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Humans · Economy

Ethiopia bets on cash and food transfers to cushion rural poor

March 19th, 2018
in: Humans, Economy
by: Bob Koigi
located in: Ethiopia
tags: Africa, cash transfer, drought, Horn of Africa, refugees

As cyclic drought ravages the horn of Africa, leaving with it a trail of death and despair, Ethiopia has placed its hope on a government supported social net project that cushions the rural poor from the vagaries of weather, boosting family nutrition and keeping children in school.

The latest drought has taken a toll on the eight countries in the Horn of Africa including Somalia, Djibouti, Uganda, Sudan, South Sudan, Ethiopia, Kenya and Eritrea with over 16 million people facing starvation as the situation continue to exacerbate since the 2016 El Nino crisis according to the UN.

But this is not a new phenomenon. Over the years, and as the drought metamorphoses due to changing weather conditions, countries have devised new and innovative ways of saving their people from starvation. Ethiopia has been a frontrunner, running one of the largest cash and transfer programme dubbed The Productive Safety Net Programme. Since its inception in 2005, the initiative has sought to cushion the chronically food insecure population from hunger through elaborate cash and food transfers with a view to bridging food gaps, while ensuring this vulnerable population does not deplete their assets. It is concentrated predominantly in rural areas that make up 80 per cent of the country’s population.

While vulnerable members of the community like the elderly and disabled receive unconditional transfers, healthy adults are required to carry out some public works like building of works, farming or road construction in exchange for the transfer. “What the arrangement especially with locals working to receive cash/food transfers is meant to achieve is discourage the culture of free handouts. While these communities are grappling with food shortages, getting them to work to earn also ensures that they are empowered to take care of their areas as the government looks to sustainable ways of ensuring they are self-reliant,” said Aman Abebe, a program officer who has been involved in the cash transfer project in the Oromia area.

The initiative is a brainchild of the government and is supported by development partners including USAID, World Vision and Catholic Relief Services among others.

Since its inception, the programme has assisted over seven million Ethiopians, with yearly transfers averaging $300 million. In the five years after its roll out people living in poverty declined from 46 per cent to 30 per cent, with the economy growing from 8.6 per cent in 2004 to 13.6 per cent in 2016. The programme targets to reach 10 million beneficiaries by the year 2020.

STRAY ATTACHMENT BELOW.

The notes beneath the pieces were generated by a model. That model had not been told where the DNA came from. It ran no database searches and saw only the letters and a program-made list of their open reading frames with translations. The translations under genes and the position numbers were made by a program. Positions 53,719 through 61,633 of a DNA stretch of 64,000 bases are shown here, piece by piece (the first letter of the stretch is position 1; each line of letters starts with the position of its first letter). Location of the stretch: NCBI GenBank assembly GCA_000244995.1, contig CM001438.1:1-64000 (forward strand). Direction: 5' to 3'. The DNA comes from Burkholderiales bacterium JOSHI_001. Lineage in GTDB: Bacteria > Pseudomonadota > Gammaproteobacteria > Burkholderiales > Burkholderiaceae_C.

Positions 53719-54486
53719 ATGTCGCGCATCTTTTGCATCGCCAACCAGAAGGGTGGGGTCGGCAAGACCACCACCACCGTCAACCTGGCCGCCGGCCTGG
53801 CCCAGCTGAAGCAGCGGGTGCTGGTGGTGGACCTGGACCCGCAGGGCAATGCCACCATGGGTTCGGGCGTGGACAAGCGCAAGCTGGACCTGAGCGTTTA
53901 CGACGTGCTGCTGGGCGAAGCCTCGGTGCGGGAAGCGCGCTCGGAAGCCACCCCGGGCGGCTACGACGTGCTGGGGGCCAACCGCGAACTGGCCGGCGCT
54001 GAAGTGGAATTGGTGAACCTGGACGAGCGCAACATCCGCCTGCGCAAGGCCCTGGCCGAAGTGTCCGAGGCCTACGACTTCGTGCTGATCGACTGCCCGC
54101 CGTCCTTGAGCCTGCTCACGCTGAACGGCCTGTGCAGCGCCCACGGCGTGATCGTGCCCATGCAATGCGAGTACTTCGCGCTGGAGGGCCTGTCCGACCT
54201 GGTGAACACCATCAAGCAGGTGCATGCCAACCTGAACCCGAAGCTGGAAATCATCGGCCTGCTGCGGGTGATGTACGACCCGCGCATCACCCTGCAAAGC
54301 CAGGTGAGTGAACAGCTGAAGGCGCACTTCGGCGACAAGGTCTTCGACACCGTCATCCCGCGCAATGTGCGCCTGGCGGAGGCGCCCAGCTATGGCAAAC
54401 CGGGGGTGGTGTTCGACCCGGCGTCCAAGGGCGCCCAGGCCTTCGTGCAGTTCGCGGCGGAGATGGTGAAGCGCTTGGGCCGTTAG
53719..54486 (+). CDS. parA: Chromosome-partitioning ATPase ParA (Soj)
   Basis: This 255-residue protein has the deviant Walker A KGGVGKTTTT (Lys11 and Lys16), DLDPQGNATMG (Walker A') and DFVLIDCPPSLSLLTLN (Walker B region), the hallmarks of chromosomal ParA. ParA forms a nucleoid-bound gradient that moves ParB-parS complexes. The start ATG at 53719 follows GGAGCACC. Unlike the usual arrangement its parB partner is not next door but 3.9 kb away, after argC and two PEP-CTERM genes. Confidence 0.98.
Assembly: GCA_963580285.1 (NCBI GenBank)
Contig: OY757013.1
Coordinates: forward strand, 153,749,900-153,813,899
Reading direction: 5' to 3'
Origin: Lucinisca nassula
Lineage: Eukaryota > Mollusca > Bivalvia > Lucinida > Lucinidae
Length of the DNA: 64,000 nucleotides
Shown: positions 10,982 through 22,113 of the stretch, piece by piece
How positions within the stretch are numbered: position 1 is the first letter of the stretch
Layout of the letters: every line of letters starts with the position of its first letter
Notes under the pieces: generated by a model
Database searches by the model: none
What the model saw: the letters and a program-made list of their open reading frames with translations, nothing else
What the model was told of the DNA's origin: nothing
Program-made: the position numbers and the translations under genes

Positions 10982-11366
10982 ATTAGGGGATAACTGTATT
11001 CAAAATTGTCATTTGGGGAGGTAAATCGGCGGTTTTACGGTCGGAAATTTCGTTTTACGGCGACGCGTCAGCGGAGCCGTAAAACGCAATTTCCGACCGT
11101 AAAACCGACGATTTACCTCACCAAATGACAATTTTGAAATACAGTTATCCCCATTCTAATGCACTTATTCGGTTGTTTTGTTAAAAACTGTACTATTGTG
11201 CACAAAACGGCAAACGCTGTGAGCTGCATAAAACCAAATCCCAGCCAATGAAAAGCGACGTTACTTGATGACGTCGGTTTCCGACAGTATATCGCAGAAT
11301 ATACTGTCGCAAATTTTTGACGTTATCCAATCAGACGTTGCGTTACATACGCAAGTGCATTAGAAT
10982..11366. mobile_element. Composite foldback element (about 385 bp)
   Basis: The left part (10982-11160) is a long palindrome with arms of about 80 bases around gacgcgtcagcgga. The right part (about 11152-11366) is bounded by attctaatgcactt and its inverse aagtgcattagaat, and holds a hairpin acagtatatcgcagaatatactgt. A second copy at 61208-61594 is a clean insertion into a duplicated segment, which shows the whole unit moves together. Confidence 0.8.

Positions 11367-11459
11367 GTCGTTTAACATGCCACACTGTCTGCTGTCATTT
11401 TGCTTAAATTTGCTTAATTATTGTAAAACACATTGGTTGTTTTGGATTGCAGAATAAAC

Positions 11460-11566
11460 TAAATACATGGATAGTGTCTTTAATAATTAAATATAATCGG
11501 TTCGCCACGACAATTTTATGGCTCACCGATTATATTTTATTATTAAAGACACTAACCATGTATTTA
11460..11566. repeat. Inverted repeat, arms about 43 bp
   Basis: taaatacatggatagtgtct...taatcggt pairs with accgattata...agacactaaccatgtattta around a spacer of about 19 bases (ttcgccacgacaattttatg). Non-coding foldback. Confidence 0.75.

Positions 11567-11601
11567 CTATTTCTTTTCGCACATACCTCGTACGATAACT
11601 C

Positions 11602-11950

“One of the key successes of the program is the strict distribution and monitoring channels that ensure that money goes to the intended recipients. The collaborative effort of the government and the development partners has also ensured that once an individual or particular area is clustered as not chronically hungry, it is removed from the cash transfer programme,” added Abebe.

Yet even with the over 13 years in operation, Ethiopia still feature in the news for systemic hunger. This year for example it is estimated that more than eight million Ethiopians are in need of humanitarian assistance including over 5 million children. So is the cash and food transfer programme meeting its expectations?

Analysts argue that while the intervention has been noble, a matrix of emerging issues have complicated the roll out. They for example cite the predominantly pastoralist community that has been heavily affected by ravaging drought and the increasing number of displaced people who are constantly displaced by conflicts. In such circumstances the government is forced to include them in the programme due to their vulnerability, which adds to the burden. Over one million people were recently displaced as a result of the conflict in the Oromia Somalia regional border and are now in need of humanitarian assistance. “And then there is the growing number of refugees running away from the drought in Somalia and those escaping conflict in Eritrea, Somalia and Sudan. They all find a safe haven in Ethiopia and this means that the government has to stretch its limited resources to cater for them. Such unplanned circumstances further complicate the programme,” said Isabel Nantos from the School of Diplomacy and International Relations of Ethiopian Civil Service University. In 2017, an extra 106,000 refugees entered Ethiopia.

And as Ethiopia counts on the cash transfer program to insulate its poor even as the model continues being replicated across Africa and the developing countries, it is now being forced to go back to the drawing board to rethink the refugee question with the growing numbers now seeing more refugees than Ethiopians increasingly benefitting from the programme.

Article written by:
Bob Koigi
Author, Contributing Editor
Current Map: Our coverage
Embed from Getty Images
Over the years, and as the drought metamorphoses due to changing weather conditions, countries have devised new and innovative ways of saving their people from starvation.
Embed from Getty Images
Ethiopia has been a frontrunner, running one of the largest cash and transfer programme dubbed The Productive Safety Net Programme.
Embed from Getty Images
Since its inception, the programme has assisted over seven million Ethiopians, with yearly transfers averaging $300 million.

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